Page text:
The college experience: Ripped, see-through shower curtains and hand dryers that wake up the floor

Charlie Roiland

Picture this: you come home from a long night at work, covered in grease and worn out. You’re looking forward to taking a nice hot shower and climbing into bed, so you grab your shower supplies and head to the bathroom. 

On the off chance that you can actually find an open, working shower, you know you’ll struggle to get the sheer plastic curtain to stay closed enough for even a semblance of privacy. Most days, the only open shower is the one that, despite countless work orders, only faintly sprays cold water in your general direction.

This is the reality for the majority of first and second year students who live on campus. Sophomore Katie Janas has experienced this firsthand while living in Erickson. “We have six showers in total in our bathroom,” she said. “Three of them work, three don’t. We’ve put in multiple work orders as a floor and there’s still no hot water.”

Sophomore Emmeline Kenealy, a CA in Andreen, has experienced a similar issue. “Only two people can shower at the same time, simply because it is awkward to use stalls only separated by an old, ripped curtain,” Kenealy said. 

Unlike most other residence halls, Andreen’s third floor bathroom does not have walls separating the showers. This lack of privacy causes an overall feeling of discomfort in the students who have to use these showers.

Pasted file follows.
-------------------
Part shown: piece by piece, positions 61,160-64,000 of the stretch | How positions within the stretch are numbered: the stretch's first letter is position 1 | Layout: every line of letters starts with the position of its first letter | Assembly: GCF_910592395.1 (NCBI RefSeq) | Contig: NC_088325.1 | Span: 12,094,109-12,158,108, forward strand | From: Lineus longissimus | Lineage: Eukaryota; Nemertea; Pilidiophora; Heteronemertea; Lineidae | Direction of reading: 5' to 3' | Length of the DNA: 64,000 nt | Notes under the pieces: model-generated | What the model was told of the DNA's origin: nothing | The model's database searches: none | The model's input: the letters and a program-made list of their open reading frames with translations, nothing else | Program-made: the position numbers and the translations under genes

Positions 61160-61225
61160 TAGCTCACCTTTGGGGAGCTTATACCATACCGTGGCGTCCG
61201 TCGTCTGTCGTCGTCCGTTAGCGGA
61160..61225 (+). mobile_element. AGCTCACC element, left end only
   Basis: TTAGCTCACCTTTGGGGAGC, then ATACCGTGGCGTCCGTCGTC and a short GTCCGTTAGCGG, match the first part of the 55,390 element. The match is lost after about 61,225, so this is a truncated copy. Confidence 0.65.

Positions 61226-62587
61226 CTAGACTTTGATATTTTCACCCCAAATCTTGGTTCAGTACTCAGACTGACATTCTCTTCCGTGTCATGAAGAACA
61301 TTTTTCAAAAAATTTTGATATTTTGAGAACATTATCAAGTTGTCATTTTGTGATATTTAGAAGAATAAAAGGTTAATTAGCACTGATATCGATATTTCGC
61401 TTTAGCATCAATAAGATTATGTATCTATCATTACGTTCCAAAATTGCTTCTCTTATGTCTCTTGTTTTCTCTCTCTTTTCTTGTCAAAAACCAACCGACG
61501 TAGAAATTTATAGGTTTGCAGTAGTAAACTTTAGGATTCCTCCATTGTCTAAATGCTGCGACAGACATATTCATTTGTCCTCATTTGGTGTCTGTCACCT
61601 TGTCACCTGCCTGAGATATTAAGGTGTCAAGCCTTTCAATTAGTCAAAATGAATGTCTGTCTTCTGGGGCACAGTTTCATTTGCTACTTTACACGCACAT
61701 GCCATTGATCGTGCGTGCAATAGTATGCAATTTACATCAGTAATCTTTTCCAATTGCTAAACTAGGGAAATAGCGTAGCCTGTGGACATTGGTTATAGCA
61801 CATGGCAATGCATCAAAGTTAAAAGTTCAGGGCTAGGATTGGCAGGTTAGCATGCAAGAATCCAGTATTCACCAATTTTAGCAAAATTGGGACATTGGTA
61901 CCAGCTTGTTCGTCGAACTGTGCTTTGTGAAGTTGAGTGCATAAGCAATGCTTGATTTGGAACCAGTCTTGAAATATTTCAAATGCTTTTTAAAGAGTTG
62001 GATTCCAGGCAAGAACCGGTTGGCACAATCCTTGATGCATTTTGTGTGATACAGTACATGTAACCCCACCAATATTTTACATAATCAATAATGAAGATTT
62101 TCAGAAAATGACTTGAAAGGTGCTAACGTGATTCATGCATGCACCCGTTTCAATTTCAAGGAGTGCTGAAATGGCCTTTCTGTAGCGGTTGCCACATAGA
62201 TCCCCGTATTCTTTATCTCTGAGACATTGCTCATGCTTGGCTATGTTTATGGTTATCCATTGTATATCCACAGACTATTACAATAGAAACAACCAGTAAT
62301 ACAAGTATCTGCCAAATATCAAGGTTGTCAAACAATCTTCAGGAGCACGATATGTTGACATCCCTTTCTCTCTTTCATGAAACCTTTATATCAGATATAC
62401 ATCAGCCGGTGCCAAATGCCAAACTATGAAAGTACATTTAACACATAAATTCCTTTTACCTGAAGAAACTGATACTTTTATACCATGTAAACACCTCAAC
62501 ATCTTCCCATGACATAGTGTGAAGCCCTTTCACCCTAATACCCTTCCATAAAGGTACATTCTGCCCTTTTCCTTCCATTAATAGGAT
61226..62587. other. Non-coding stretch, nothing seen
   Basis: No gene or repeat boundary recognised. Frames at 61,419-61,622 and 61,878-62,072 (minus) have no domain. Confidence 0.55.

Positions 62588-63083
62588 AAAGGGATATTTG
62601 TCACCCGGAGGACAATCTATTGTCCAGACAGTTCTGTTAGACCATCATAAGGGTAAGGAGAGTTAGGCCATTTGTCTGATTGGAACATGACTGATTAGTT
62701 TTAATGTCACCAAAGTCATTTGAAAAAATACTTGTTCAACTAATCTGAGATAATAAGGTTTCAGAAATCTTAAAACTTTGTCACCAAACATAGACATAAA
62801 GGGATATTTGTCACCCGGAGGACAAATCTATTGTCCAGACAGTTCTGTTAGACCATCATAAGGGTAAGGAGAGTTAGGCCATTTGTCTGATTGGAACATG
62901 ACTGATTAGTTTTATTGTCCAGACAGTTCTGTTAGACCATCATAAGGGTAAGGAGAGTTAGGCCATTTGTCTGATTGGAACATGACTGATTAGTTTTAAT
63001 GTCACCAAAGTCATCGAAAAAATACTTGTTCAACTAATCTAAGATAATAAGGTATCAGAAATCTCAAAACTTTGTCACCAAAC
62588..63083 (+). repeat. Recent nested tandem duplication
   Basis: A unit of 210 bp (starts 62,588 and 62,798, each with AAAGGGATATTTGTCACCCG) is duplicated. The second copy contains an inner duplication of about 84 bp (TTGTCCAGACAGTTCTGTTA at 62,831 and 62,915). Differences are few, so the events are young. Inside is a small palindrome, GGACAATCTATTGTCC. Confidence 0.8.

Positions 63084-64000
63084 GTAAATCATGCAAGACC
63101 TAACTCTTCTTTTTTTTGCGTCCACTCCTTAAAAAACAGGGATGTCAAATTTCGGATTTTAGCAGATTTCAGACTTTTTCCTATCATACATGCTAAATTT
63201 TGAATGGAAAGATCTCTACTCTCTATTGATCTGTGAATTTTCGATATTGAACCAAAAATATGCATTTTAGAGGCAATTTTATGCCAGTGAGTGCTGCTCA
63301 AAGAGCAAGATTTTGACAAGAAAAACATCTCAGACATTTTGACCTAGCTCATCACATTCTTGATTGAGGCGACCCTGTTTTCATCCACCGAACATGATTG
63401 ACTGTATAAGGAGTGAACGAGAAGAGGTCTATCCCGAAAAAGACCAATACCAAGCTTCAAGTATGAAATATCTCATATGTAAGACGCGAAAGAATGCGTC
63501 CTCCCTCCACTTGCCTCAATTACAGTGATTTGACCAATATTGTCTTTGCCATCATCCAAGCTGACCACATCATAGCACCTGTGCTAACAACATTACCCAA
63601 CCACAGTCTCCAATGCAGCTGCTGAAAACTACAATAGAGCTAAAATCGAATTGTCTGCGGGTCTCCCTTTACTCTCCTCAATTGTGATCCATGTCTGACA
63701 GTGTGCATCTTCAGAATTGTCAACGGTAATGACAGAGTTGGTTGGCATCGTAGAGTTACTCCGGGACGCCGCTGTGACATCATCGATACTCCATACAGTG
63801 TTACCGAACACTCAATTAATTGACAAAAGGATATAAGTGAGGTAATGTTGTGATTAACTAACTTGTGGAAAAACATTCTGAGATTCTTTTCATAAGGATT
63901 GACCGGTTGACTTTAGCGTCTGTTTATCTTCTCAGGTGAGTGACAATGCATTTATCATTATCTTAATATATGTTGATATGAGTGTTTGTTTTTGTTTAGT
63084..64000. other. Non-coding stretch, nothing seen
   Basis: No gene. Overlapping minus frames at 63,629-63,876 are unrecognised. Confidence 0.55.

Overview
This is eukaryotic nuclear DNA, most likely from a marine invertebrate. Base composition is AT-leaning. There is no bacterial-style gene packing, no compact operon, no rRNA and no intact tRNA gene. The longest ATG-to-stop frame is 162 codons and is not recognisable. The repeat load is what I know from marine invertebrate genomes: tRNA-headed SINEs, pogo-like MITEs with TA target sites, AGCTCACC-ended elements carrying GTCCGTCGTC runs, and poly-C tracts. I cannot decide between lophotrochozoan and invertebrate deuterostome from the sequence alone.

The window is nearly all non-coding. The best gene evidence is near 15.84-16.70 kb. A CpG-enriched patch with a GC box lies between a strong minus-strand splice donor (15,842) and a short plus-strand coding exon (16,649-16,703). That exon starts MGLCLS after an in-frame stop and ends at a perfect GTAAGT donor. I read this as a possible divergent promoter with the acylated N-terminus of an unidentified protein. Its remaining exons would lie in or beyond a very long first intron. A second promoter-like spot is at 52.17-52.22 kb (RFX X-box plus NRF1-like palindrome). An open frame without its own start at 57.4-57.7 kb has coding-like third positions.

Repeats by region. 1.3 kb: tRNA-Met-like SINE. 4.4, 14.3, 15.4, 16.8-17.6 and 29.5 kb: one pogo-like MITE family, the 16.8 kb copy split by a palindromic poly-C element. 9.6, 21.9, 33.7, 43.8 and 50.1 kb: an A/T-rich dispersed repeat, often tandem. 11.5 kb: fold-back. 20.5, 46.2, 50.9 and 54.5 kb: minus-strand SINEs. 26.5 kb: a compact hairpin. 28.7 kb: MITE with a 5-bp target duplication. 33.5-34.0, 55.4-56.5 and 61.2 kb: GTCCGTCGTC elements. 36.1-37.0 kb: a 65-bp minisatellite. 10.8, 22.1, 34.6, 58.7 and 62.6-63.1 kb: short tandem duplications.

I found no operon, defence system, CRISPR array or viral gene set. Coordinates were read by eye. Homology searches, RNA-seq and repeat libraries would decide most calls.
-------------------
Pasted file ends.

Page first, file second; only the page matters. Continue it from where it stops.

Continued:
“I believe that every communal bathroom should be equal in terms of amenities and updates,” Kenealy said. “Communal bathrooms in the residence halls are not equal and are even uncomfortable and outdated in the instance of Andreen.”

In addition to problems with the showers, many students have to decide whether to use the hand dryers and disrupt others on their floor or walk out of the bathroom with wet hands.

In Westerlin’s second floor bathroom, the hand dryers can be seen with a sign that states ‘do not use between 10 p.m. and 10 a.m.’ However, there is no alternative given, such as the paper towels that are provided in many other buildings around campus.

Last year, because of the COVID-19 pandemic, many residence halls were provided with paper towel dispensers to slow the spread of the virus. “This year, there are no paper towel dispensers and we have to use a hand dryer that isn’t very effective,” Kenealy said. 

This can become problematic for students who live close to the bathrooms, especially on weekends when people are out past quiet hours. For Janas, who shares a wall with the hand dryers, the noise has been more than just a mild annoyance. “Whenever somebody uses the hand dryers at night, you can hear it and it wakes you up. It’s just been really frustrating and annoying.”

For some floors in Westerlin, Andreen and Erickson, residents have had to come up with their own solutions to these issues. According to Janas, the residents of Erickson’s second floor have worked together to accommodate the needs of others.